BACKGROUND: In patients stabilized during hospitalization for acute decompensated heart failure (HF), initiation of sacubitril/valsartan compared with enalapril decreased the risk of cardiovascular death or rehospitalization for HF without increasing the risk of adverse events. It is unknown whether potentially high-risk subpopulations have a similar risk-benefit profile. METHODS: PIONEER-HF (Comparison of Sacubitril/Valsartan Versus Enalapril on Effect on NT-proBNP [N-terminal pro-B type natriuretic peptide] in Patients Stabilized From an Acute HF Episode) was a multicenter, randomized, double-blind trial of in-hospital initiation of sacubitril/valsartan (n=440) versus enalapril (n=441) in patients stabilized during hospitalization for acute decompensated HF. The composite of cardiovascular death or rehospitalization for HF was adjudicated. Safety outcomes included worsening renal function, symptomatic hypotension, and hyperkalemia. We evaluated heterogeneity in the effect of sacubitril/valsartan on these efficacy and safety outcomes in selected subgroups of clinical concern: patients with baseline systolic blood pressure ≤118 mm Hg (median; n=448), baseline NT-proBNP >2701 pg/mL (median; n=395), estimated glomerular filtration rate <60 mL/minute per 1.73 m2 (n=455), ≥1 additional hospitalization for HF within the prior year (n=343), admission to the ICU during the index hospitalization (n=96), inotrope use during the index hospitalization (n=68), and severe congestion (n=219). RESULTS: The relative risk reduction in cardiovascular death or rehospitalization for HF with sacubitril/valsartan versus enalapril was consistent across all high-risk subgroups (P interaction=non-significant [NS] for each). The risks of worsening renal function, symptomatic hypotension, and hyperkalemia with sacubitril/valsartan versus enalapril were also consistent in each high- versus low-risk subgroup (P interaction=NS for each). CONCLUSIONS: In high-risk subpopulations admitted for acute decompensated HF, treatment with sacubitril/valsartan after initial stabilization conferred a consistent reduction in cardiovascular death or rehospitalization for HF and was well tolerated.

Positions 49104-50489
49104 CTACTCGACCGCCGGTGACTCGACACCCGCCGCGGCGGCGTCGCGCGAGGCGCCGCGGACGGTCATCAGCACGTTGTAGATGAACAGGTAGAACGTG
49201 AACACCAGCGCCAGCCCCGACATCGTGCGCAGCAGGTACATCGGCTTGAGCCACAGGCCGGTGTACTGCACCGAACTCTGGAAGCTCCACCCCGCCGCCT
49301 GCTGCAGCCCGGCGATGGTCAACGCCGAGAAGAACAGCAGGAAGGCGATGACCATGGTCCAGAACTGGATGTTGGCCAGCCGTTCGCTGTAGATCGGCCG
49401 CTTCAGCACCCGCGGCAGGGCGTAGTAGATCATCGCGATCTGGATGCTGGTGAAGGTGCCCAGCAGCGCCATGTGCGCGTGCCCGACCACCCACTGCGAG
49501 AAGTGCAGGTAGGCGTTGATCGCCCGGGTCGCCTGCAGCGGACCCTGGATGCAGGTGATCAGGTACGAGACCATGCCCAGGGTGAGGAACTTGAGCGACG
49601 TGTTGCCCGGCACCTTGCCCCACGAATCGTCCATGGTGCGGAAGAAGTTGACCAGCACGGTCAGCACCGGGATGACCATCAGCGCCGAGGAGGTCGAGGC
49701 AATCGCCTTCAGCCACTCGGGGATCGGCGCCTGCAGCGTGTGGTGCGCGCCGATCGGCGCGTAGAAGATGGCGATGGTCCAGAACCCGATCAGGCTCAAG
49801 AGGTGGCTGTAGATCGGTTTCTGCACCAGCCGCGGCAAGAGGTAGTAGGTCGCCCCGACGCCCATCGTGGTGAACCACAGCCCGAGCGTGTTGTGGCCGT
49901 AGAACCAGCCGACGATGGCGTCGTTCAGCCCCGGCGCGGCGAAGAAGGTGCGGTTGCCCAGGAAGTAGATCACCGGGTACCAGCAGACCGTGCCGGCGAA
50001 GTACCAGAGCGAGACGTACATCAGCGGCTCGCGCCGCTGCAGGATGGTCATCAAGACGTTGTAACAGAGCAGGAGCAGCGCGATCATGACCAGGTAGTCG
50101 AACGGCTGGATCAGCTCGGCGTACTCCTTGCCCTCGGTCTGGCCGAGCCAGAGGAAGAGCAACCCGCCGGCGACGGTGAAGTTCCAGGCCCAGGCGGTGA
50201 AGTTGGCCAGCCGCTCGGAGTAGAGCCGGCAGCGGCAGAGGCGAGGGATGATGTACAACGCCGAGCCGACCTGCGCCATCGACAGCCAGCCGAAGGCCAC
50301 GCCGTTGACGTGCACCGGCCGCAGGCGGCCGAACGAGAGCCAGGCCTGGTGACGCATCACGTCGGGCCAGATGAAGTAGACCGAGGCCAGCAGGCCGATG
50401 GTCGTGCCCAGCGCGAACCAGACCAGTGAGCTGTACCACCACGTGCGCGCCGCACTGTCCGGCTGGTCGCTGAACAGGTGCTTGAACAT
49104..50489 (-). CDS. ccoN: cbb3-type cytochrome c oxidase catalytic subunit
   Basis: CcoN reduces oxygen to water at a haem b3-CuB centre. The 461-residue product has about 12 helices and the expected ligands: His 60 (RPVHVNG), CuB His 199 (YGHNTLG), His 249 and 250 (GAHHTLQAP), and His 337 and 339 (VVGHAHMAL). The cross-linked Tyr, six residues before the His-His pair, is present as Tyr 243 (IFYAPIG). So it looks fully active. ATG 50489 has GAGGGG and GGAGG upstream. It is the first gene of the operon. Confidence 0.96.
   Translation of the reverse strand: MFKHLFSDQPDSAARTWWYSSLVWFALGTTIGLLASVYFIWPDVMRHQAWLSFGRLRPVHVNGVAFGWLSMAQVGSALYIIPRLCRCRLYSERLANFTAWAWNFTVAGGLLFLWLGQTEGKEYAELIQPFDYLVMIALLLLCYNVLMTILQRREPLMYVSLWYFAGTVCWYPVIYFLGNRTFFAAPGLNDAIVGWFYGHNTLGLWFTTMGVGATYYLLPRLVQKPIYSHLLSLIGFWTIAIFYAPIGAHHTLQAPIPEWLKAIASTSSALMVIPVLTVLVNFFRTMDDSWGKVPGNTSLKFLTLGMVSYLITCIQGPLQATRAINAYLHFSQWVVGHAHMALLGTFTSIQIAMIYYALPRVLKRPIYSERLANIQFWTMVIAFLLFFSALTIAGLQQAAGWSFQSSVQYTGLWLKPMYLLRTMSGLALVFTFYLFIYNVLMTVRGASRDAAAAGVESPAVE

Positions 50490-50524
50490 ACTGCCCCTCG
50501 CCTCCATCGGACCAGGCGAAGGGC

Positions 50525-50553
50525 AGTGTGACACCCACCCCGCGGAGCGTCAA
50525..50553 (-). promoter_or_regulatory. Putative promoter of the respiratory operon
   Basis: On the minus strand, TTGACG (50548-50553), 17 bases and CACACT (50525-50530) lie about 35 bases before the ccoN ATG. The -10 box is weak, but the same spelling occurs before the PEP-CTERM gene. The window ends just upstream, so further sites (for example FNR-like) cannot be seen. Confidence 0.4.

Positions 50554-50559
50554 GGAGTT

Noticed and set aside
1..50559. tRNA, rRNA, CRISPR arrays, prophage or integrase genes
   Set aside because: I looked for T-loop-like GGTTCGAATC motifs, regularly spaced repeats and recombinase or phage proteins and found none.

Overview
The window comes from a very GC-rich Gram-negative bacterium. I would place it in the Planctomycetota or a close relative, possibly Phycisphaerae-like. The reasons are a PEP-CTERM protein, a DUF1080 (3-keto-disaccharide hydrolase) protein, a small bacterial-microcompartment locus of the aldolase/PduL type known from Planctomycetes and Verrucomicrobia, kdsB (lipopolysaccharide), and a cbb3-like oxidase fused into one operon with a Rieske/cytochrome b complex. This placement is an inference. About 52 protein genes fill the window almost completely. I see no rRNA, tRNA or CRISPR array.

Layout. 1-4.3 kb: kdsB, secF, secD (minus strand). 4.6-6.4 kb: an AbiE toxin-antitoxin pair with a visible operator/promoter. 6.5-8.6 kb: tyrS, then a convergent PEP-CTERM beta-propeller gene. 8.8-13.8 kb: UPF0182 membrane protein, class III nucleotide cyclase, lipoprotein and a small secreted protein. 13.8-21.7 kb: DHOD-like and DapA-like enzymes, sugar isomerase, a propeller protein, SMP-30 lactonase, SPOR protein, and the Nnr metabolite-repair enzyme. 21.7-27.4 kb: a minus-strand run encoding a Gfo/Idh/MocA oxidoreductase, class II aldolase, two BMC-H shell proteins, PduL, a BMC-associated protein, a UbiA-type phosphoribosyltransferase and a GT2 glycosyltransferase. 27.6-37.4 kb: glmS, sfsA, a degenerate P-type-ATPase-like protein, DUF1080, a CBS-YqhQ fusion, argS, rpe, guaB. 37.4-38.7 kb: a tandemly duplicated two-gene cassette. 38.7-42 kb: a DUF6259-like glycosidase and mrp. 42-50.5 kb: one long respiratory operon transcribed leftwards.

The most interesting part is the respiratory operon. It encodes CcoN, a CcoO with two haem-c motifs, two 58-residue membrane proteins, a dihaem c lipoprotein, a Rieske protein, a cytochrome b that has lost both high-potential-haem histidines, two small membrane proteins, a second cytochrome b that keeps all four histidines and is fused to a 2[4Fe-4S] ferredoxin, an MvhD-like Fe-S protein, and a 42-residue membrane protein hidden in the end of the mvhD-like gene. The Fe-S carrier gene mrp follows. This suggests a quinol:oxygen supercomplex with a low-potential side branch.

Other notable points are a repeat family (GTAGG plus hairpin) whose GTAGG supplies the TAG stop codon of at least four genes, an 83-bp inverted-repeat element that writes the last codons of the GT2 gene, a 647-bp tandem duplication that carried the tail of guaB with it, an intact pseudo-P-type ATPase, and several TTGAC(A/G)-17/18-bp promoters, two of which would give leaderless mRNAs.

13.
Am Heart J ; 235: 149-157, 2021 May.
Artigo em Inglês | MEDLINE | ID: mdl-33567318

RESUMO

BACKGROUND: Revascularization of ischemic cardiomyopathy by coronary artery bypass grafting has been shown to improve survival among patients with left ventricular ejection fraction (LVEF) ≤35%, but the role of percutaneous coronary intervention (PCI) in this context is incompletely described. This study sought to evaluate the effect of PCI on mortality and hospitalization among patients with stable coronary artery disease and reduced left ventricular ejection fraction. METHODS: We performed a retrospective analysis comparing PCI with medical therapy among patients with ischemic cardiomyopathy in the Veterans Affairs Health Administration. Patients with angiographic evidence of 1 or more epicardial stenoses amenable to PCI and LVEF ≤35% were included in the analysis. Outcome data were determined by VA and non-VA data sources on mortality and hospital admission. RESULTS: From 2008 through 2015, a study sample of 4,628 patients was identified, of which 1,322 patients underwent ad hoc PCI. Patients were followed to a maximum of 3 years. Propensity score weighted landmark analysis was used to evaluate the primary and secondary outcomes. The primary outcome of all-cause mortality was significantly lower in the PCI cohort compared with medical therapy (21.6% vs 30.0%, P <.001). The secondary outcome of all-cause rehospitalization or death was also lower in the PCI cohort (76.5% vs 83.8%, P <.001). CONCLUSIONS: In this retrospective analysis of patients with ischemic cardiomyopathy with coronary artery disease amenable to PCI and LVEF ≤35%, revascularization by PCI was associated with decreased all-cause mortality and decreased all-cause death or rehospitalization.

14.
Am Heart J ; 235: 82-96, 2021 May.
Artigo em Inglês | MEDLINE | ID: mdl-33497697

RESUMO